Tag Archives: Katrina

Really merde

Dave Eggers, Zeitoun (McSweeneys, Hamish Hamilton 2009)

zeitounReading this in the wake of Ronald Wright’s What Is America?, I can’t help but see it as a case study in the dimension of the US that is missing from the land-of-freedom myth. It’s a post-Katrina story: Abdulrahman Zeitoun is a painter, contractor and landlord who had been living and working in New Orleans for 15 years when Katrina struck. His wife and children left before the storm, but he stayed behind to look after their properties, and then stayed on, paddling around in his canoe, helping people to safety, feeding dogs that otherwise would have starved, generally serving God’s purpose (he was and is a devout Muslim). Things go terribly wrong when he encounters the military, and the story takes on the quality of a nightmare.

Dave Eggers displays extraordinary authorial restraint: his narrative is based primarily on the stories as told by Zeitoun and his wife Kathy, and everything is told here from their points of view. There are writerly flourishes in some of the descriptive passages, and it may well be that some of the embedded commentary about George W Bush and FEMA originates with Eggers, but the whole reads as an impressively humble work, the author at the service of his material, at the service of his subjects. All his royalties go to the Zeitoun Foundation, which exists to fund organisations that help people caught up in similar difficulties to the Zeitouns.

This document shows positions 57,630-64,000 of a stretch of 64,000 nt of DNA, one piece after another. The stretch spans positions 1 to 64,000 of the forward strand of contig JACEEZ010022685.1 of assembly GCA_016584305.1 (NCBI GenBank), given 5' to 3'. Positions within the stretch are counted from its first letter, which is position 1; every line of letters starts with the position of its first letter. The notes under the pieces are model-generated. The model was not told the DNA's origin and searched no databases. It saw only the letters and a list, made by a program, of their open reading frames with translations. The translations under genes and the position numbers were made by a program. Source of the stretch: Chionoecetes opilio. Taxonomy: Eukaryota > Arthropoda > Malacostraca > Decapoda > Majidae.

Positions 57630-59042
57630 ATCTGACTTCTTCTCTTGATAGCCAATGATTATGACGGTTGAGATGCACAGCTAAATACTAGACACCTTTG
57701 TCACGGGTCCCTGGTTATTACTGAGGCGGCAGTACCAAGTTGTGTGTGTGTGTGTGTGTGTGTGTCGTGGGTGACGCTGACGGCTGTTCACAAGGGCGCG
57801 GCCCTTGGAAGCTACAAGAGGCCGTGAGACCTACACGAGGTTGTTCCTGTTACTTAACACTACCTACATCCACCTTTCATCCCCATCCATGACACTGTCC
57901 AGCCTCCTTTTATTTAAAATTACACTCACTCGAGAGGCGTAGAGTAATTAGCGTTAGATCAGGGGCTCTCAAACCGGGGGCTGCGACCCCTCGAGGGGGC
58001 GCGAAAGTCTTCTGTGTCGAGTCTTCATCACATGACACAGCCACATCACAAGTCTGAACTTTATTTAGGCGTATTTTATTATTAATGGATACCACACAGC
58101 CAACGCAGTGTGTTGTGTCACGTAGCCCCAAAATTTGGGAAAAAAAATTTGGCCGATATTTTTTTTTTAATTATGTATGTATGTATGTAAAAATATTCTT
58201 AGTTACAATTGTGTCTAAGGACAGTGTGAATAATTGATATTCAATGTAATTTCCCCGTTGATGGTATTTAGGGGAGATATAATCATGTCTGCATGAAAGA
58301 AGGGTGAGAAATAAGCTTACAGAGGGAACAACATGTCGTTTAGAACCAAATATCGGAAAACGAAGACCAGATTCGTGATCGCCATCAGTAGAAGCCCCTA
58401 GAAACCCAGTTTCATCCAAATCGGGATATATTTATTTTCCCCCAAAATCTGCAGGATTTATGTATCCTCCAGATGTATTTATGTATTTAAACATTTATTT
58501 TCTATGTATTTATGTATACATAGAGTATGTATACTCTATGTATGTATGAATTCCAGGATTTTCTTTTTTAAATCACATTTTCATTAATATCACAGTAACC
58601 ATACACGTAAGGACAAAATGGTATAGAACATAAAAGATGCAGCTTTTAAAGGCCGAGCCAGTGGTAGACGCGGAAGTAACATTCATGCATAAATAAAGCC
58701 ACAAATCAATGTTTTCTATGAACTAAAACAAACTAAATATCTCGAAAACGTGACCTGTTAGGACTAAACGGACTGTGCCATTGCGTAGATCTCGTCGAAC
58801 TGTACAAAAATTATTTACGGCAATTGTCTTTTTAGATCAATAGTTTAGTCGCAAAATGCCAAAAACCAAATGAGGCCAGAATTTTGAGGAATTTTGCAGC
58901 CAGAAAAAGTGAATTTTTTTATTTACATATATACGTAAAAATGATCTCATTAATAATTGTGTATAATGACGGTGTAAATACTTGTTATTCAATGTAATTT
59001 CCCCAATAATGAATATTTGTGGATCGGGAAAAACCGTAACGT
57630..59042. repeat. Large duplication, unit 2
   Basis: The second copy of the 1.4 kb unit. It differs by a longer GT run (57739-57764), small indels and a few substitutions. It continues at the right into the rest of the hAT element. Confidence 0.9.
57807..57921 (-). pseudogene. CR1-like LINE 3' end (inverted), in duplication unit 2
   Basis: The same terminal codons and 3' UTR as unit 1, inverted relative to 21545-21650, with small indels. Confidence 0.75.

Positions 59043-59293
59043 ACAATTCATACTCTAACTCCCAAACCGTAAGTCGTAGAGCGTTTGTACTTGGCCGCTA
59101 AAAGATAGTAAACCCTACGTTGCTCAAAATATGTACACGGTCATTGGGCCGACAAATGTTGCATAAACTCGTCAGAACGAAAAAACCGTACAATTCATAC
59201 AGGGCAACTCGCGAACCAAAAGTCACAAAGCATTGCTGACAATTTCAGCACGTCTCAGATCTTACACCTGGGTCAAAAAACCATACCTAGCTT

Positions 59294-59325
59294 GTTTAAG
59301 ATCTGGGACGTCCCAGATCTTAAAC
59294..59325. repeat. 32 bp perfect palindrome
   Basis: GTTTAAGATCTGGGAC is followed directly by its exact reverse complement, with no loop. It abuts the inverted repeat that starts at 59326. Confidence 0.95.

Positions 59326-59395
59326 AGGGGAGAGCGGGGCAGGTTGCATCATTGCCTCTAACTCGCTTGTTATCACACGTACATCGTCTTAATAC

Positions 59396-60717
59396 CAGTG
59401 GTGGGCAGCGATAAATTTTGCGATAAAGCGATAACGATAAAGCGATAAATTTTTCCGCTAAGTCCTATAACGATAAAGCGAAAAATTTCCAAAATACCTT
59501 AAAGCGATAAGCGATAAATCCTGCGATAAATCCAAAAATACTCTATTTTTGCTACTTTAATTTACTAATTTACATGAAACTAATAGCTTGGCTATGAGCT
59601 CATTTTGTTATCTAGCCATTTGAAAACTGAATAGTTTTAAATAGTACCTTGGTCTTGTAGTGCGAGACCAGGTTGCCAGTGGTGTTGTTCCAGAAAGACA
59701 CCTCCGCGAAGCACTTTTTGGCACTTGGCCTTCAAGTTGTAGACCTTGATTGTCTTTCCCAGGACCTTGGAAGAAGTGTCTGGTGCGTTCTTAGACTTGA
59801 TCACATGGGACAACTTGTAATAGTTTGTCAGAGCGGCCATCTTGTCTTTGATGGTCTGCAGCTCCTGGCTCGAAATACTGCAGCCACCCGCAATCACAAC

The day I finished it, I saw Inglourious Basterds in New York City. The audience laughed cheerfully as the Brad Pitt character did something completely brutal — I couldn’t help but feel that, though he may complicate it with possible alternative readings, Tarantino romanticises, glamorises and eventually in effect endorses exactly the kind of US savagery that laid waste Native American civilisations, the Philippines, Iraq, and led to Guantanamo Bay and Camp Greyhound  in New Orleans.